As you age, your body undergoes many different changes. One common age-related shift is loss of muscle mass, which can happen at a rate of around 3% loss of strength with every passing year once you enter middle adulthood. This is also known as sarcopenia.
“Sarcopenia, or age-related muscle loss, can begin as early as one’s thirties and can result in a nearly 15% lean muscle loss due to aging throughout your lifetime,” says Trista Best, MPH, RD, LD, a registered dietitian at Balance One Supplements. “And while this isn’t always avoidable, it can be slowed through our diet and lifestyle.”
Fighting sarcopenia involves a focused balance of both movement and nutrition, with things like a sedentary lifestyle and lack of dietary protein being common culprits of accelerating muscle aging. But when it comes to diet, it may take more than just adding protein.
One of the most foundational eating habits to pay attention to when it comes to slowing muscle aging is making sure you’re consuming enough high-quality protein.
“All animal food sources are complete proteins, and plant sources of complete protein include hemp seeds, quinoa, tofu, edamame, tempeh, nutritional yeast, and a combination of beans and rice,” says Best.
A complete protein has all 9 essential amino acids, which our bodies do not produce on their own, meaning we need them from the food we eat. Most plant proteins like vegetables are considered incomplete proteins, but if you have a balanced diet, you should still be able to hit your required amino acid profile.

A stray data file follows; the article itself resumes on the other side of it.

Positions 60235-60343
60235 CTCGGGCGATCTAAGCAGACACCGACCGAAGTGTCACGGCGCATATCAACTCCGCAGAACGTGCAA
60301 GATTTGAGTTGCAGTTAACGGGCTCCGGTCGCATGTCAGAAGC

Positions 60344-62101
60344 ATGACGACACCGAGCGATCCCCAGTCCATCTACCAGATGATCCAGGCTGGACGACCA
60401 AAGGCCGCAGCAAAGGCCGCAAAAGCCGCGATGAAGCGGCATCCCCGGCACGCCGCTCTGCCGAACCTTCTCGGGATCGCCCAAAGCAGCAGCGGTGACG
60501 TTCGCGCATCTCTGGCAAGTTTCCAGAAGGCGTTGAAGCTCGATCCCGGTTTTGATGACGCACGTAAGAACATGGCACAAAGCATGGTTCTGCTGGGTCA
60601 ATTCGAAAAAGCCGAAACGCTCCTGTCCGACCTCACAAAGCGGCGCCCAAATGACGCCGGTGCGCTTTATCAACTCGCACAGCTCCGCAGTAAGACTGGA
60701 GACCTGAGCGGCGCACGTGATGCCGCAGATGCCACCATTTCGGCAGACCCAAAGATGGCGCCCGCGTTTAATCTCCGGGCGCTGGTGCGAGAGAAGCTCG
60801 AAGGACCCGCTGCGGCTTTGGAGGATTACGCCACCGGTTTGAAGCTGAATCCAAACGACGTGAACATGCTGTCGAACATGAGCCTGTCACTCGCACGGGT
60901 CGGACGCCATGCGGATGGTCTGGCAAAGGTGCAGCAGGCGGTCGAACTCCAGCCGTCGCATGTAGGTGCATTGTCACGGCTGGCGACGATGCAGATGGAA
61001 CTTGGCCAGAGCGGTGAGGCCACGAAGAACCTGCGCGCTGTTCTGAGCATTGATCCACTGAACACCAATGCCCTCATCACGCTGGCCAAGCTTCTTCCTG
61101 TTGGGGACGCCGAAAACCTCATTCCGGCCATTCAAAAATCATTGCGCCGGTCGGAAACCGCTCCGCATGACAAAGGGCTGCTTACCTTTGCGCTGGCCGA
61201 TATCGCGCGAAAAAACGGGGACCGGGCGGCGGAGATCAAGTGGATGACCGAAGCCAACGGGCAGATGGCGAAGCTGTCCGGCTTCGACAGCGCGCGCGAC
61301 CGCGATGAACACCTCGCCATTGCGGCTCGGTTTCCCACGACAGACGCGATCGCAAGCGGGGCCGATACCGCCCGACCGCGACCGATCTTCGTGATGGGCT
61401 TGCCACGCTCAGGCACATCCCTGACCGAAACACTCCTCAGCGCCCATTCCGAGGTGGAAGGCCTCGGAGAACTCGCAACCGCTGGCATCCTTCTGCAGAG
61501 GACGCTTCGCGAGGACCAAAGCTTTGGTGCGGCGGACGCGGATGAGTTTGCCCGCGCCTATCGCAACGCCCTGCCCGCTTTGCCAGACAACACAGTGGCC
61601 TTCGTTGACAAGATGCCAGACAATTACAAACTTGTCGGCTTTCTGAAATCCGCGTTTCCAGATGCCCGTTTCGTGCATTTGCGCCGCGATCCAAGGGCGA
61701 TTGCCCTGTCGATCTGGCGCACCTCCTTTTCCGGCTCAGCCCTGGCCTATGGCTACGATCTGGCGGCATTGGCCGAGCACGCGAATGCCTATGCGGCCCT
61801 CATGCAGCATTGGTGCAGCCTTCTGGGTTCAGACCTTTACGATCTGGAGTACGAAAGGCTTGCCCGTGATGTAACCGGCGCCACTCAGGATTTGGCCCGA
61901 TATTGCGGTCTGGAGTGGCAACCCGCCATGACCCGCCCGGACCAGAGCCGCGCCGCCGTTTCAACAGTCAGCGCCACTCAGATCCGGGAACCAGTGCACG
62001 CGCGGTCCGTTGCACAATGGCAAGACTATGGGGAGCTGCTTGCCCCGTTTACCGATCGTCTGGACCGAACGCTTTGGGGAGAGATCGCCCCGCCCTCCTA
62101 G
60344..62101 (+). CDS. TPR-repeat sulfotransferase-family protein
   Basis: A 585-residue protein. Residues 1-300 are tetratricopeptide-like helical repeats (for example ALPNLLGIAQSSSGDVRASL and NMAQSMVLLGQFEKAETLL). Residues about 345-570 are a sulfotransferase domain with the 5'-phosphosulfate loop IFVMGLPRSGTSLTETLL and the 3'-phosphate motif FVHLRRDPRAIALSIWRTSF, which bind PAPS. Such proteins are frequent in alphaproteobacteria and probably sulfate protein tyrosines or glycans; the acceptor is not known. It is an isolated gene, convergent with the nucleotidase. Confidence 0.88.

And while some people may feel they need an exact amount, Lisa Young, PhD, RDN, author of Finally Full, Finally Slim, and member of our medical expert advisory board says you may not need to focus as much on this.
“Rather than fixate on exact grams with people (which tends to confuse them), I advise being sure to include protein at each meal like milk, yogurt, eggs, chicken, fish, lean meat, nuts, and beans.”
According to Best, another crucial habit to get into for protecting your muscle strength is incorporating plenty of omega-3 fatty acids into your daily diet.
“Omega-3s are linked to muscle health due to their anti-inflammatory nature,” says Best. “And the lower the rate of inflammation in the body, the less likely muscle cells are being broken down or damaged.”
You can get omega-3s through many types of fish, seeds, and nuts, or you can supplement with an omega-3 pill.
Vitamin D is important for your bone health, mental health, your body’s calcium absorption, and your muscle health as well.
“Vitamin D is another important factor in your diet to prevent muscle breakdown because it assists in muscle protein synthesis and is also an anti-inflammatory in the body,” says Best. “Many foods high in vitamin D are fortified with this vitamin and include juices, milk, yogurts, and cereals.”
Similarly to omega-3s, if you feel you aren’t getting enough vitamin D through your daily diet then you can supplement this as well. However, talk with a doctor before supplementing, as it’s also possible you can have too much of this vitamin.